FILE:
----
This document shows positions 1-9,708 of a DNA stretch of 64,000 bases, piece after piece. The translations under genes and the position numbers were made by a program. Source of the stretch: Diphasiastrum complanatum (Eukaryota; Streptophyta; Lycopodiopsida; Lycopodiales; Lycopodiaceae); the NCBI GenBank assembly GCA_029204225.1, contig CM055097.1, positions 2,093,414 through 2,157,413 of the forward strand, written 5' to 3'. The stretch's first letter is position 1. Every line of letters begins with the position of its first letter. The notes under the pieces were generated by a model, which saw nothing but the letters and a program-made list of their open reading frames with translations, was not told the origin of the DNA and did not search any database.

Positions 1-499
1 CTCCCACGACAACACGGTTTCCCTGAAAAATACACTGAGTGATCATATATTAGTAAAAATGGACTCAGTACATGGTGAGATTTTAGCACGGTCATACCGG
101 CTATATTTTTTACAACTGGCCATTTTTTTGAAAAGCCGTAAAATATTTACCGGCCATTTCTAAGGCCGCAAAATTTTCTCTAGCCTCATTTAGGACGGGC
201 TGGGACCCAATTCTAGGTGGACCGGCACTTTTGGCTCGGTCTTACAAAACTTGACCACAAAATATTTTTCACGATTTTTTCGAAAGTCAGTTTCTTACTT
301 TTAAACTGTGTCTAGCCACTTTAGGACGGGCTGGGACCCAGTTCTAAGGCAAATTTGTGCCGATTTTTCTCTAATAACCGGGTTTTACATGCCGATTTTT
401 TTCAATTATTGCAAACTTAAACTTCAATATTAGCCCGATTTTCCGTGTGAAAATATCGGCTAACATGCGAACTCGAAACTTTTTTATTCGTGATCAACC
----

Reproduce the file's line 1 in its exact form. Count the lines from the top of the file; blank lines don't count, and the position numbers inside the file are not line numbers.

This document shows positions 1-9,708 of a DNA stretch of 64,000 bases, piece after piece. The translations under genes and the position numbers were made by a program. Source of the stretch: Diphasiastrum complanatum (Eukaryota; Streptophyta; Lycopodiopsida; Lycopodiales; Lycopodiaceae); the NCBI GenBank assembly GCA_029204225.1, contig CM055097.1, positions 2,093,414 through 2,157,413 of the forward strand, written 5' to 3'. The stretch's first letter is position 1. Every line of letters begins with the position of its first letter. The notes under the pieces were generated by a model, which saw nothing but the letters and a program-made list of their open reading frames with translations, was not told the origin of the DNA and did not search any database.